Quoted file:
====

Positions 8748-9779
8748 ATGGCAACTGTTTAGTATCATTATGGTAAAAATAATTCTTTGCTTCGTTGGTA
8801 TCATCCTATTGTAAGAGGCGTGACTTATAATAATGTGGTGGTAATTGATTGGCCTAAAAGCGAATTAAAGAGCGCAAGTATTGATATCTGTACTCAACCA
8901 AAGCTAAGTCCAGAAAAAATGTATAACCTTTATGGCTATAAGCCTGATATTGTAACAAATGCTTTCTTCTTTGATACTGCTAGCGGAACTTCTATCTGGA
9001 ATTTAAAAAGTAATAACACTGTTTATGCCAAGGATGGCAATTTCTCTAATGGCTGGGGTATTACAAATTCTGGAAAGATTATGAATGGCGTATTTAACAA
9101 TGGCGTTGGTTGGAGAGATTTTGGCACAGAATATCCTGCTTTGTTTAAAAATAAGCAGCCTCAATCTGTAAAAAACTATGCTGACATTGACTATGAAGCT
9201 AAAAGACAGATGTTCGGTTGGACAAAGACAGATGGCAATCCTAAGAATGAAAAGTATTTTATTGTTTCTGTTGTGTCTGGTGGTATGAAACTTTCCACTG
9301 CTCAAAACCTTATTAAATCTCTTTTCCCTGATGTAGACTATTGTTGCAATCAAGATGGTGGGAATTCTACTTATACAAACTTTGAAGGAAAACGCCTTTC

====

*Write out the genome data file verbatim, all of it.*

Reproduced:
Positions 8748-9779
8748 ATGGCAACTGTTTAGTATCATTATGGTAAAAATAATTCTTTGCTTCGTTGGTA
8801 TCATCCTATTGTAAGAGGCGTGACTTATAATAATGTGGTGGTAATTGATTGGCCTAAAAGCGAATTAAAGAGCGCAAGTATTGATATCTGTACTCAACCA
8901 AAGCTAAGTCCAGAAAAAATGTATAACCTTTATGGCTATAAGCCTGATATTGTAACAAATGCTTTCTTCTTTGATACTGCTAGCGGAACTTCTATCTGGA
9001 ATTTAAAAAGTAATAACACTGTTTATGCCAAGGATGGCAATTTCTCTAATGGCTGGGGTATTACAAATTCTGGAAAGATTATGAATGGCGTATTTAACAA
9101 TGGCGTTGGTTGGAGAGATTTTGGCACAGAATATCCTGCTTTGTTTAAAAATAAGCAGCCTCAATCTGTAAAAAACTATGCTGACATTGACTATGAAGCT
9201 AAAAGACAGATGTTCGGTTGGACAAAGACAGATGGCAATCCTAAGAATGAAAAGTATTTTATTGTTTCTGTTGTGTCTGGTGGTATGAAACTTTCCACTG
9301 CTCAAAACCTTATTAAATCTCTTTTCCCTGATGTAGACTATTGTTGCAATCAAGATGGTGGGAATTCTACTTATACAAACTTTGAAGGAAAACGCCTTTC